PITTSBURGH (KDKA) -- An incredible photo of two Pittsburgh Marathon runners finishing the final mile hand-in-hand is going viral.
Betsy Magovern and Daniel Heckert had finished the half marathon and made their way to the cheer station to provide motivation for those finishing the 26.2 mile race in the home stretch, the 25-mile mark.
"I just ran over to grab my phone as they were coming," Heckert said, a Steel City Road Runners coach. "They started holding hands right before they got to the mile 25 cheer station. I just wanted to capture the moment that showed these two ladies were going to finish the same race that winner did."
It was Betsy Magovern's foresight that led to this heartwarming moment going viral on Facebook.
"The ones that are coming in later need us the most," Magovern said, a runner with experience both running the race and supporting those at the cheer stations. "We saw the sweep car coming, but sure enough, we see these two ladies trotting along, holding hands and I told Dan, 'We need to snap a picture of this, this is what the marathon is all about.'"
In talking with the ladies, Magovern and Heckert learned that Laura Mazur of New Bremen, Ohio, and Jessica Robertson, of Braddock, were not friends or acquaintances prior to the race. However, they bonded over their desire to finish the race.
"These two meeting on the course and forming a friendship is what the running community is all about," Heckert said. "It isn't about finishing first, it's about helping each and every person change their lives for the better."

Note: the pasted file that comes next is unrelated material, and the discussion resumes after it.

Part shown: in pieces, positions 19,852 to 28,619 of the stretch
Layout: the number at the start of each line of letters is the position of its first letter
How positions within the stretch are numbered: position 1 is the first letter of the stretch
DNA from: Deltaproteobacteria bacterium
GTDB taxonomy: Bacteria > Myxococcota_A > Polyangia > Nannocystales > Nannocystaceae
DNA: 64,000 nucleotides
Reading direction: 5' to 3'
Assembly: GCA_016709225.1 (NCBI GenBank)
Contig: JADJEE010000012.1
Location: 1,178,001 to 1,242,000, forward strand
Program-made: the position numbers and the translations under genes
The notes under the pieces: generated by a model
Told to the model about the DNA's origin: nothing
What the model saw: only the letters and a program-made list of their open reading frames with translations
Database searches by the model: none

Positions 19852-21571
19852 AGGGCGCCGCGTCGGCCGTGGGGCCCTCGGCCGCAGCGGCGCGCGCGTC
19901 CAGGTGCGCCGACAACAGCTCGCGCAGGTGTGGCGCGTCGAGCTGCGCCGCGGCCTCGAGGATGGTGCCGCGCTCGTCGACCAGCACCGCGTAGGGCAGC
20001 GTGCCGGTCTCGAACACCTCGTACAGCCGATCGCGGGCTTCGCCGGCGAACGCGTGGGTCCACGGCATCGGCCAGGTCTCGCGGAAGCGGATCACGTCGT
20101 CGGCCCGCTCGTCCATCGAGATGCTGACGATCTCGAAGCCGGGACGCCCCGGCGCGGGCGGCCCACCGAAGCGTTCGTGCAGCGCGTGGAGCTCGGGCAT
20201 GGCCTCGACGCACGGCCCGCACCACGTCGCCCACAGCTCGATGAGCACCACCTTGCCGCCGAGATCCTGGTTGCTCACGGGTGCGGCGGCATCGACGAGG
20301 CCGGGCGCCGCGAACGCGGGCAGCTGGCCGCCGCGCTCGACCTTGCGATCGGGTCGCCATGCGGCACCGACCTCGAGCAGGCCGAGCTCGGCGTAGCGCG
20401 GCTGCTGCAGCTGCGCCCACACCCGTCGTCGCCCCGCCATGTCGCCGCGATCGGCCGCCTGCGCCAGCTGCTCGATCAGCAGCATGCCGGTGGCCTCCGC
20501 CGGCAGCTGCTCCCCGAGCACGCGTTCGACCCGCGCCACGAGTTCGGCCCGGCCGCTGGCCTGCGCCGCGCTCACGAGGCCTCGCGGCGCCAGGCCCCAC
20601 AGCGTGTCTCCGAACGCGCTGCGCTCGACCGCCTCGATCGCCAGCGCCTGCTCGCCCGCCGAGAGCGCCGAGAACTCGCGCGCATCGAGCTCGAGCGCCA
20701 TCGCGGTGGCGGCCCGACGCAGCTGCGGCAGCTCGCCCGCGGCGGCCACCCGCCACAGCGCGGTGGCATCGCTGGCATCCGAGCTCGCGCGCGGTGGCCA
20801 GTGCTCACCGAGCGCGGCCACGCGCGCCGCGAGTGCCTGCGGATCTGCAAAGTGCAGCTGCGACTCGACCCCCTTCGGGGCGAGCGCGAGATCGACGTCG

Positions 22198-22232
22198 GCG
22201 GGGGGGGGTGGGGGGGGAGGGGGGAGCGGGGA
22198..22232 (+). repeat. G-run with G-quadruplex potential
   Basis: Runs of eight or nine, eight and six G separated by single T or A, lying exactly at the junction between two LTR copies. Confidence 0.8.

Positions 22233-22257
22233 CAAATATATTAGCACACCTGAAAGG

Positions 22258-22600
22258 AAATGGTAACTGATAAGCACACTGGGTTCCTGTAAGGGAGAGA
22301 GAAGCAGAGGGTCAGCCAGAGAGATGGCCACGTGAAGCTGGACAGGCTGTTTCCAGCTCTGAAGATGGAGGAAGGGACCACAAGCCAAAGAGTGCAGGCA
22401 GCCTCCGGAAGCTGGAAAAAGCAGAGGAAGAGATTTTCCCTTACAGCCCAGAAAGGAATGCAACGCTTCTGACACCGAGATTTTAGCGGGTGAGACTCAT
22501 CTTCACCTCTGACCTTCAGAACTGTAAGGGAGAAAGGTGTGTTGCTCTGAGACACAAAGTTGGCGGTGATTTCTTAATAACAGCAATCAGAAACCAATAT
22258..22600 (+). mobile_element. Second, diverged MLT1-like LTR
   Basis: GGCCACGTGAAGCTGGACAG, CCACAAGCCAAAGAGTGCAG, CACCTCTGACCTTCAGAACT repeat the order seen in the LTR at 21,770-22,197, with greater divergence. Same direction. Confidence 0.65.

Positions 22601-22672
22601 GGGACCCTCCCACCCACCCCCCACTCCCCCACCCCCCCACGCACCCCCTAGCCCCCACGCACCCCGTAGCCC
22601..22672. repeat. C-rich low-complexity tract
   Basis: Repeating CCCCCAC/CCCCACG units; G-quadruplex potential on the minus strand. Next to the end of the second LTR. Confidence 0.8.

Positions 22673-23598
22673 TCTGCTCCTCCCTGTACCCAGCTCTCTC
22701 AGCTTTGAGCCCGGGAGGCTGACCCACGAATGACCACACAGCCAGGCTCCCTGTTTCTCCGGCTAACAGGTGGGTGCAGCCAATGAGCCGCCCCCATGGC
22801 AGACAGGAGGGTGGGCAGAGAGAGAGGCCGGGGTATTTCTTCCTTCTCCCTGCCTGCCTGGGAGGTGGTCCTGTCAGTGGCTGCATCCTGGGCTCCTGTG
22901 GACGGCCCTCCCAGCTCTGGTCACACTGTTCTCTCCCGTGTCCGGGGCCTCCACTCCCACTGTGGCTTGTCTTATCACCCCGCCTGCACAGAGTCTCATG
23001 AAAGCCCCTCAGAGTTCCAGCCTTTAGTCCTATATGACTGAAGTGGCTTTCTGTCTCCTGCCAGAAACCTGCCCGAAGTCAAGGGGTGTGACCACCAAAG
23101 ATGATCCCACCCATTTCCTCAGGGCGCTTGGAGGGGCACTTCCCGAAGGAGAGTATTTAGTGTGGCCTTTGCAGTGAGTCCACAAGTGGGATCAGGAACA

Robertson was running in her first marathon and didn't think she was going to make it to the end.
"I thought to myself, I'm not going to make it. There's literally no one else out here but me and I can't do this by myself, I just can't," Robertson said.
At mile 14, she met Mazur, who was running in her 12th marathon.
"She said, 'I'll make you a promise. I won't leave you if you don't leave me. And no matter what, we will cross [the finish line] together.' And I said, 'Well, I won't leave you because I can't do this alone,'" Robertson said.
"There's part of you, you know, that's saying, like, oh my gosh, I need to tap out on this, but then there's the other part that's like, shut up, no, go ahead, just do it, keep going on going," Mazur said. "And I'm like, sometimes you actually need somebody right there beside you audibly telling you that."
"They could have given up. They could've said, the sweep vehicle's right behind us, we hurt too much, we've got too far to go. There's nobody around them. They did this by themselves. Where everybody else has a crowd to go through, they spent the majority of this, the two of them together," Heckert said.
"It wasn't about gender. It wasn't really about race. It wasn't about religion. None of that mattered. We were just two individuals, two humans who had a goal in mind and we leaned on each other to get there," Robertson said.
When runners get to the home stretch of the Pittsburgh Marathon, there's an excitement that comes with being so close to finish the race, but some need that extra push.
"What impressed me most was their spirit at mile 25," Magovern said. "They were in good spirits and good cheer. There's a lot of raw emotion at mile 25, that's why it's helpful to have a cheer station there."
Heckert believes that it's not about celebrating where you finish, but that you finished.
"We often celebrate the winners, but not often does the public get to hear the stories of those at the end," he said. "Ultimately, when we finish, we get to collectively embrace the joy."
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